“The Great Lakes are a national treasure that define our region, supply us with drinking water, and provide income and recreational opportunities for millions of people,” said Commissioner Michael J. Hansen, a professor of fisheries science at the University of Wisconsin-Stevens Point. “The lakes comprise one-fifth of the world’s surface freshwater and support a multi-billion-dollar fishery. As managers of this important resource, we rely on the advice and assistance of advisors like Mr. House.”
The Committee of Advisors was established under the Great Lakes Fisheries Act of 1956. Each of the eight Great Lakes states is entitled to four advisors for each lake it borders. Advisors represent the sport fishery, the commercial fishery, the public-at-large, and state agencies. Members of the
committee are invited to attend commission and other meetings to examine and be heard on proposed recommendations, programs, and activities relating to Great Lakes management. Advisors meet bi-annually (during Lake Committee meetings and the commission’s annual meeting) as well as attend other meetings and events throughout the year. Advisors receive no compensation for their work. Canada also has a committee of advisors.
Hansen continued: “We very much appreciate Governor Doyle’s nomination of Mr. House. His credentials indicate he will be an important member of the committee. Through his leadership with the Apostle Island Sport Fishermen’s Association, he has worked with the Wisconsin Department of Natural Resources on various initiatives. He is familiar to the Wisconsin Congressional delegation and to state legislators. He has also worked with other groups, such as the Lake Superior commercial fishing industry, sportfishing clubs, national organizations, and Wisconsin Sea Grant, to develop programs to protect the fishery. Most importantly, Mr. House has a passion for the Great Lakes and a respect for the resource. We look forward to working with him.”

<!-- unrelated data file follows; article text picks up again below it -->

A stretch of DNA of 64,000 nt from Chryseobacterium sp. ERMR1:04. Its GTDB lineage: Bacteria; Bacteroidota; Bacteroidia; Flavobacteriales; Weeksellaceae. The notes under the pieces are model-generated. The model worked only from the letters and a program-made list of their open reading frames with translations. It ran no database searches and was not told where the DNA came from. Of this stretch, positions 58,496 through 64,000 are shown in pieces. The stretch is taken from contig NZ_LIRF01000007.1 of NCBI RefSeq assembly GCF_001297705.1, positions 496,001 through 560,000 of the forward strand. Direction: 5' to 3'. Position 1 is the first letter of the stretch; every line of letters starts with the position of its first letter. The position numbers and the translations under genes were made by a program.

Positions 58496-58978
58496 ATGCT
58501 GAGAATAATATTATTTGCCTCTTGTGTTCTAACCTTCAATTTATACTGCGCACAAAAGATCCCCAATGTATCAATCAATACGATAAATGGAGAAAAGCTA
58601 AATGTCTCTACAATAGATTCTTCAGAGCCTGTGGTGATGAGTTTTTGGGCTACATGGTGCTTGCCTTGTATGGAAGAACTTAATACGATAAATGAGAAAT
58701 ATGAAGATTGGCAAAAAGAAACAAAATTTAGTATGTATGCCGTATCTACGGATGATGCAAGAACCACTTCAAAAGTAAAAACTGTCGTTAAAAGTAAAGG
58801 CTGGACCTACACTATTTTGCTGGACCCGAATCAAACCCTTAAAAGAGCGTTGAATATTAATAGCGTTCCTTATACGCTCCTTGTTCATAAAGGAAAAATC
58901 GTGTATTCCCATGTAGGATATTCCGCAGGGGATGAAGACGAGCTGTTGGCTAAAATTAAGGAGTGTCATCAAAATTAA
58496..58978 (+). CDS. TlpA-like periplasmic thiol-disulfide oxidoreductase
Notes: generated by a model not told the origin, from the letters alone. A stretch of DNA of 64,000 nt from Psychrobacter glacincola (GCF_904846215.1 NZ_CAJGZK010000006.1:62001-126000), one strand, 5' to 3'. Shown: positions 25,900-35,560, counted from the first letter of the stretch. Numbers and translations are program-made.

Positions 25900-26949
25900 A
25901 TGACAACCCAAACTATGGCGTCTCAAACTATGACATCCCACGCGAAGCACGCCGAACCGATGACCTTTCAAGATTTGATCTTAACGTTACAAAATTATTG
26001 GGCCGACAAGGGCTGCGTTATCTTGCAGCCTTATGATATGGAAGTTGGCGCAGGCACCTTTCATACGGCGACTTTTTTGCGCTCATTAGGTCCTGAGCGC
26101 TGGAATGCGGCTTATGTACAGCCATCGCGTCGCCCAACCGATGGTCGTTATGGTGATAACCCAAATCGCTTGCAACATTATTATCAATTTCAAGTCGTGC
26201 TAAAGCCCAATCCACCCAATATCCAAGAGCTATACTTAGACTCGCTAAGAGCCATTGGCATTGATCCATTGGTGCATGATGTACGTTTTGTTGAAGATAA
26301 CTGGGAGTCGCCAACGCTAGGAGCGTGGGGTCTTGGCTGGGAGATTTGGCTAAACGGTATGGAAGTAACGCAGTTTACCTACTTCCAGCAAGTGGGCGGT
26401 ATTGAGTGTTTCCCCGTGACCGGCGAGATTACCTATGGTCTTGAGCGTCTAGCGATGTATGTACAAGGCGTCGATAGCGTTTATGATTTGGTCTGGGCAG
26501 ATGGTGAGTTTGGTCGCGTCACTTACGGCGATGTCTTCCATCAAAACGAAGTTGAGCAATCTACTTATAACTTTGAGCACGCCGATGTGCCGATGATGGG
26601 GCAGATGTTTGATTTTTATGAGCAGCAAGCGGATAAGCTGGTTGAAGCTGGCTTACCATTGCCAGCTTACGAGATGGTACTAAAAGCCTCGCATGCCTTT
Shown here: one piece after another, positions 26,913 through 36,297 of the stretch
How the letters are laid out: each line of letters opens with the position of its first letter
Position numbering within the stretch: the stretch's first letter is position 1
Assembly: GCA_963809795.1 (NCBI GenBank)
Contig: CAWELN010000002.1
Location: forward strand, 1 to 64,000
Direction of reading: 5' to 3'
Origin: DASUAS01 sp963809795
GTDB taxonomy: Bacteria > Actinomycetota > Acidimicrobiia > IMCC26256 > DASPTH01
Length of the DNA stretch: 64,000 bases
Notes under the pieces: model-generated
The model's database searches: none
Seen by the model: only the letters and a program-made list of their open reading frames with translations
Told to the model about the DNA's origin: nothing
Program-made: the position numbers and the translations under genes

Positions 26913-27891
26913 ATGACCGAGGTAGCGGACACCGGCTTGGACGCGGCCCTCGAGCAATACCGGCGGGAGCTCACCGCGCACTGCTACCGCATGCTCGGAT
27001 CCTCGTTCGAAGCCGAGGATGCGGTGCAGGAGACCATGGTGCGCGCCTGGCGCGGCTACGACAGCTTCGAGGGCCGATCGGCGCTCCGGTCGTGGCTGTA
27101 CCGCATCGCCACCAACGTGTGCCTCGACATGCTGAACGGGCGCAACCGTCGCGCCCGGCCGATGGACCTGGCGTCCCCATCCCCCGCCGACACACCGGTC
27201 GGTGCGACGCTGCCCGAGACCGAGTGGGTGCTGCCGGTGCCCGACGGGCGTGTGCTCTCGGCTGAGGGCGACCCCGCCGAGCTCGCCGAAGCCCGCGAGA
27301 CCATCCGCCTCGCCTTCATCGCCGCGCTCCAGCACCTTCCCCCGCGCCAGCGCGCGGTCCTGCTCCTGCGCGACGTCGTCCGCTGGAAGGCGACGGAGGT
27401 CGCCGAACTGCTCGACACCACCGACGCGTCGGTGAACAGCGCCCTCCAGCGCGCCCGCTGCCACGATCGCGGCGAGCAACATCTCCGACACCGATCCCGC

The Great Lakes Fishery Commission is a binational agency established by the 1954 Convention on Great Lakes Fisheries to coordinate fisheries research, control sea lampreys, and facilitate interjurisdictional cooperation. Information about the commission is available online at www.glfc.org.
CHARLESTON, W.Va. -- Researchers have found a unique strain of walleye in the Ohio River that West Virginia wildlife officials plan to breed in an effort to boost the fish's population in the river.
Unlike the lake-dwelling walleye normally stocked in the Ohio, this strain of fish has adapted to living in a river. Although it has only been found in the upper Ohio, north of the Belleview pool, wildlife officials believe it would thrive throughout the waterway if they breed it in a hatchery and stock it.
"The reason they have done so well is because they are a riverine fish, they are not a lake fish. They have adapted to living in these river systems. It makes sense they would do better than lake fish stocked into a river environment," said Bret Preston with the state Division of Natural Resources' wildlife resources section.